Page 4459 - Week 12 - Thursday, 26 October 2017

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MR COE: Chief Minister, what qualification should the people of Canberra put on promises when you say that they will be delivered in the fullness of time? What does that actually mean?

MR BARR: It means that the government will endeavour to meet the requests of the Assembly in as speedy a manner as possible but I will not seek to make commitments in relation to time frames that I cannot meet.

Land Development Agency—Mr Spokes bike hire

MRS KIKKERT: My question is the Chief Minister. I refer to a report in the Canberra Times of 20 October 2017 that claimed that a member of your staff spoke to the owner of Mr Spokes in early 2015 saying, “If you don’t agree to sit down and meet with the LDA, things are going to get a lot tougher for you.” Did this advisor discuss this issue with you or other members of your staff before speaking with the owner of Mr Spokes?

MR BARR: I do not believe so, but I will check the record.

MRS KIKKERT: Did the member of your staff advise you or other members of your staff after he made the phone call to the owner of Mr Spokes about what had happened?

MR BARR: I believe there will be some, at least, verbal briefing in relation to that matter. I think it is important to note that the context of the contact was from the Mr Spokes business to my office; it was not that my office contacted Mr Spokes; it was the other way around, is my understanding. As for the advice that was provided, I am not aware of the exact words that were used but it certainly would be entirely appropriate for my office to not become involved in commercial negotiations and refer the business back to the Land Development Agency. That is entirely appropriate.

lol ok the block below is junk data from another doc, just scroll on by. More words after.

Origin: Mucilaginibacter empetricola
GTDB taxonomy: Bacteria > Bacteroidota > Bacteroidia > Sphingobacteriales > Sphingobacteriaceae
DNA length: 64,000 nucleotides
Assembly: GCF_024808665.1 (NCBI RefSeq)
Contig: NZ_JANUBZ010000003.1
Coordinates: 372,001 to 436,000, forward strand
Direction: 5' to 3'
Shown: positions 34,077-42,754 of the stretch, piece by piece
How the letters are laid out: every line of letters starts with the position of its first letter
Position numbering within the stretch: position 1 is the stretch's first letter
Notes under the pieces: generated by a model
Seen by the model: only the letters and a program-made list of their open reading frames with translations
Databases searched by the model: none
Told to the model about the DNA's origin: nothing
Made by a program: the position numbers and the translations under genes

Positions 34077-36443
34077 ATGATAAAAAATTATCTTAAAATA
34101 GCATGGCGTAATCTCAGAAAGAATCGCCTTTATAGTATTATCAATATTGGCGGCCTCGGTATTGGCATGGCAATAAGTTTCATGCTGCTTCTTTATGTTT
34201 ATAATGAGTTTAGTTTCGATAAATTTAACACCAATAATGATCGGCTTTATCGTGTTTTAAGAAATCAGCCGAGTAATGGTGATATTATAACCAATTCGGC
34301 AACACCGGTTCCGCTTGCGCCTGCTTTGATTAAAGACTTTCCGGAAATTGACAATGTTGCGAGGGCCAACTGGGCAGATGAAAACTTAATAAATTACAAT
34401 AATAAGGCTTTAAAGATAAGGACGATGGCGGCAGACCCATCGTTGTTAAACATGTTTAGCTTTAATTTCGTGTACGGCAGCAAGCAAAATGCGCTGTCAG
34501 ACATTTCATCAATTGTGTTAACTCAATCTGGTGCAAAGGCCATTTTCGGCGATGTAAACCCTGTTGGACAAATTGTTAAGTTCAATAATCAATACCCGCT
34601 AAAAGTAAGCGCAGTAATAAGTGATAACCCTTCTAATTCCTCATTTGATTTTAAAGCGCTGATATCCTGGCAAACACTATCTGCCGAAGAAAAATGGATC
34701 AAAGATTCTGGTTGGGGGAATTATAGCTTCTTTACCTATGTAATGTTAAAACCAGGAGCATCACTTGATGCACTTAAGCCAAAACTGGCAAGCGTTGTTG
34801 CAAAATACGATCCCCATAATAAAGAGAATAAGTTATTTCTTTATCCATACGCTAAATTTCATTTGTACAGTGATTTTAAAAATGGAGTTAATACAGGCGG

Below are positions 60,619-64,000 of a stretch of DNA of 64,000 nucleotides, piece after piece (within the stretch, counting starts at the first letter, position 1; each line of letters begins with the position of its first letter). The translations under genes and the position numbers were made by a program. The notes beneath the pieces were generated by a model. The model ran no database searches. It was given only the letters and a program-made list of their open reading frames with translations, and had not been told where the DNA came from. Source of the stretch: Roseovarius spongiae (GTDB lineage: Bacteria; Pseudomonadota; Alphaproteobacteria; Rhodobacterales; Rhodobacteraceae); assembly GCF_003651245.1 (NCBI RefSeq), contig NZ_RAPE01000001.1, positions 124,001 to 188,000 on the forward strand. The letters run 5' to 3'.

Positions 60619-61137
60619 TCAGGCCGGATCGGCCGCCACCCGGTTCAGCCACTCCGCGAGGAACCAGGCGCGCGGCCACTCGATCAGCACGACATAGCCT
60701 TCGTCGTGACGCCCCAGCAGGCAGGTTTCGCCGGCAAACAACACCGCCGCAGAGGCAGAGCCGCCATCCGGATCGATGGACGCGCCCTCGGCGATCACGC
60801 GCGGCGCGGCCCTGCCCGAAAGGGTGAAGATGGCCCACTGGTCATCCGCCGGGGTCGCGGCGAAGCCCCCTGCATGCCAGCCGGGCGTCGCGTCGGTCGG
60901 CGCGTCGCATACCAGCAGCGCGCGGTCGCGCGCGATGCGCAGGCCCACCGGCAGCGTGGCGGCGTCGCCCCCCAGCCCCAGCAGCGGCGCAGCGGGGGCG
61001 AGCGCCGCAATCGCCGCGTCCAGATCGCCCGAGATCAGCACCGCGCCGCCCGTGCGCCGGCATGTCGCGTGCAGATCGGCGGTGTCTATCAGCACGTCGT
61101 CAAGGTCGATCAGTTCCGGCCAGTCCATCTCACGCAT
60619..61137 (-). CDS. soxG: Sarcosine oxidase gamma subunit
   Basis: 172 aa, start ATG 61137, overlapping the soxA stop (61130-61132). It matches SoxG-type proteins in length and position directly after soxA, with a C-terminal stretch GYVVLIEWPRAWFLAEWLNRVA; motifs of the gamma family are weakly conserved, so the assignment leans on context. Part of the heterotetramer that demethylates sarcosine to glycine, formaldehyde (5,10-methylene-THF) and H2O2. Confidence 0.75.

MR COE: Chief Minister, how common was it for members of your staff to be briefed by the Land Development Agency regarding the negotiations for acquisitions?

MR BARR: On an exception basis, I imagine, but I will need to seek some further advice in relation to that. I do not think it would have been a minute-by-minute, hour-by-hour or even day-by-day process. But obviously ministers and ministerial staff receive briefings on specific matters or routine weekly or monthly briefs in relation to certain items. Again, I will have a look at what the historical record shows in that regard.

Crime—anti-consorting laws

MR HANSON: My question is to the Chief Minister and relates to Unions ACT opposition to anti-consorting laws. Chief Minister, on 9 June last year the Canberra Times reported:

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